When I showed my daughter the 'Give Peace A Chance' video she couldn't believe how people took to the streets back then, how they took it into their own hands to try and change the world, and how they managed it too in some case, such as helping to bring about the end to the Vietnam War.

Now, The Sound Of Silence has never been so deafening!

We have let it all go, we have turned away, buried our heads. And the generation who DID take to the streets back then seem to have given up, become jaded and indifferent, apathetic and bitter.

Where is their belief?
Where is their passion?
Why was it not passed down to their children?

Sorry Shimrod, but we need the people and songwriters like Lennon back, we need those with the belief that Lennon had, that the world CAN be changed, and it can.

If John Lennon were here today, looking at what was going on around him, I doubt very much that he'd be silent. I don't hear Dylan's voice raised in anger anymore, I hear no-one's voice, just this deathly, deathly silence.


Tony Stringfellow

From Tony's blog, his poem that asks the question we should all be asking:

VOICE? by Tony Stringfellow


"I hear no voice

As I turn my ears to the crowd,

Just a silent muttering

Sighs of discontentment in a maze of opinions.

Pale faces of placid expression

Mouthing words of shallow intention,

Eyes lost in a glaze of chat room jargon.

Where is your voice?



In a world wide connection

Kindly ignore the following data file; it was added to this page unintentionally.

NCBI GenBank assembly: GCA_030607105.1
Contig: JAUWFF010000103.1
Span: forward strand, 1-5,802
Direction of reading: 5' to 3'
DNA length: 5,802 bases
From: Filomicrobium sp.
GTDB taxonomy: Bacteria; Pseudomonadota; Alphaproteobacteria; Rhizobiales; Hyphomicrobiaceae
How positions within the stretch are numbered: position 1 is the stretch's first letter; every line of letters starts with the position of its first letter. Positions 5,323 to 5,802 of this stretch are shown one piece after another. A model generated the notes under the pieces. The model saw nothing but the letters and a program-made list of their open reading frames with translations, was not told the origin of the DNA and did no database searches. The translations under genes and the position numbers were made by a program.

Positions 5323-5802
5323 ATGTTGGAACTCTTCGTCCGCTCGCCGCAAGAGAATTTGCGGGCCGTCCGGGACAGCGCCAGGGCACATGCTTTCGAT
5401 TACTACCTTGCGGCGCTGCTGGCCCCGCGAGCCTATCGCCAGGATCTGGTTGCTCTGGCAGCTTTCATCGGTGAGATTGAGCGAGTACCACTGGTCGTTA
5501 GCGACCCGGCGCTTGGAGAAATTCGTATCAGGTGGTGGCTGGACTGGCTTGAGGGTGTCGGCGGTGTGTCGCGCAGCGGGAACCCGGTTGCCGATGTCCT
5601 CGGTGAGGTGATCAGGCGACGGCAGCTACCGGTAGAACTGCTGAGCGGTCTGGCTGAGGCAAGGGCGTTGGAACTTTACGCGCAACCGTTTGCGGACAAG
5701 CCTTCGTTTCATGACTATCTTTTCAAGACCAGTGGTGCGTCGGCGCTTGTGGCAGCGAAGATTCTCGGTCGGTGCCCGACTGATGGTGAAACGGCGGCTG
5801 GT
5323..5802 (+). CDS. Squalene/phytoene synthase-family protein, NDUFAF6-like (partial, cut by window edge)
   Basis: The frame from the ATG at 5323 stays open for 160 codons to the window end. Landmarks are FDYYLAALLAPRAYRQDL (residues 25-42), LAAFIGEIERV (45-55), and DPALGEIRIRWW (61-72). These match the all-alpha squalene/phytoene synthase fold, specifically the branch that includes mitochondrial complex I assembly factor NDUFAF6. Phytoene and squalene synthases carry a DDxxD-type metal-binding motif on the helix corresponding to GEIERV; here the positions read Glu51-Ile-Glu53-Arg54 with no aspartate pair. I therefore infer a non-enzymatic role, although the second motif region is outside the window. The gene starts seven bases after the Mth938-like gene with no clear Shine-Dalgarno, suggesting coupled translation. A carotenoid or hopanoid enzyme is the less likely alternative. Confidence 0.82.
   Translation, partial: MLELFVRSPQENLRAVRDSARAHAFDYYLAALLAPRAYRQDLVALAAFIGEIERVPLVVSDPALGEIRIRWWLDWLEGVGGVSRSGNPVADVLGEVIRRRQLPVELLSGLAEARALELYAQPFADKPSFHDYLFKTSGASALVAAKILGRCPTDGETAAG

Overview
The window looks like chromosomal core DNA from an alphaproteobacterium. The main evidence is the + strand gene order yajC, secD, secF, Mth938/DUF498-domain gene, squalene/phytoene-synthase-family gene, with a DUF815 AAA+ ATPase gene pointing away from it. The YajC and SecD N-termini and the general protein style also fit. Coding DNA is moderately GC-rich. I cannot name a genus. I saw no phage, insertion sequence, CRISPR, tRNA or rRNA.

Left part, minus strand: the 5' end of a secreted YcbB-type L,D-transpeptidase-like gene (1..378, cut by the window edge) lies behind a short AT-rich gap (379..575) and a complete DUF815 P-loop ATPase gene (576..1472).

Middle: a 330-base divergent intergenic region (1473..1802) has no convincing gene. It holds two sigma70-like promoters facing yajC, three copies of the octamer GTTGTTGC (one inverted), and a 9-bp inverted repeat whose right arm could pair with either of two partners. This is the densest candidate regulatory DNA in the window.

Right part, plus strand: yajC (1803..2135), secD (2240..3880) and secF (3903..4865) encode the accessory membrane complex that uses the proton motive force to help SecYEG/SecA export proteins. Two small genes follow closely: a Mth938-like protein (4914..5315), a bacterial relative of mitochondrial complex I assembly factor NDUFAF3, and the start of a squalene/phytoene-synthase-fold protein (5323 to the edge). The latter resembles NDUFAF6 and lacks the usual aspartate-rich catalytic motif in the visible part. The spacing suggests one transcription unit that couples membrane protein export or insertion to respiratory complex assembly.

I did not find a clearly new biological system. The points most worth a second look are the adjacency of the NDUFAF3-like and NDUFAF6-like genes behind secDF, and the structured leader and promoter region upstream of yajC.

Comes the distraction,

Souls lost in a web of virtual backchat.

Faces masked by an illusion of user names and passwords.

Your words are safe within their cyber disguise,

The narrator cannot be traced,

He cannot be faced to account for his debate,

Where is your voice?


Lennon called for peace,

Geldof called for food to end starvation,

Bono called for money to banish poverty to extinction.

Dylan called to us all,

The angry protest singer

Who denied the label.

Joan Baez marched in anger

Hand in hand with each rebel.

Punks stood up to be counted - in zips,

The causes of youth dripping like spit from their lips.

They brandished sex pistols at authority

And were obscene with clarity.

They all had a voice!



Where is the spunk of youth?

It is twitching on keypads,

Over texted on phones,

Lost in reverberating drones and monotones

Of abbreviated conversation

With meaningless direction,

A wasted labrinth of vocabulary.

Where is your voice?



Where is the passion of protest,

The scream of discontent,

The eruption of brave intent

That gives you breath to breathe?

Where are the violent shouts of compassion

That vomits from the essence of youthful abstraction?

Where are the flag bearers of your minds?

Where is your voice?"


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Subject: RE: John Lennon - Folk Singer
From: The Sandman
Date: 02 Feb 08 - 06:15 AM

John Lennon the voice of the people,Dont make me laugh.
Ewan Maccoll was a far better songwriter.
john lennon was a pop singer who in his latter years developed a social conscience,after he had finished doing ridiculous things with Yoko in bed[that was a waste of time].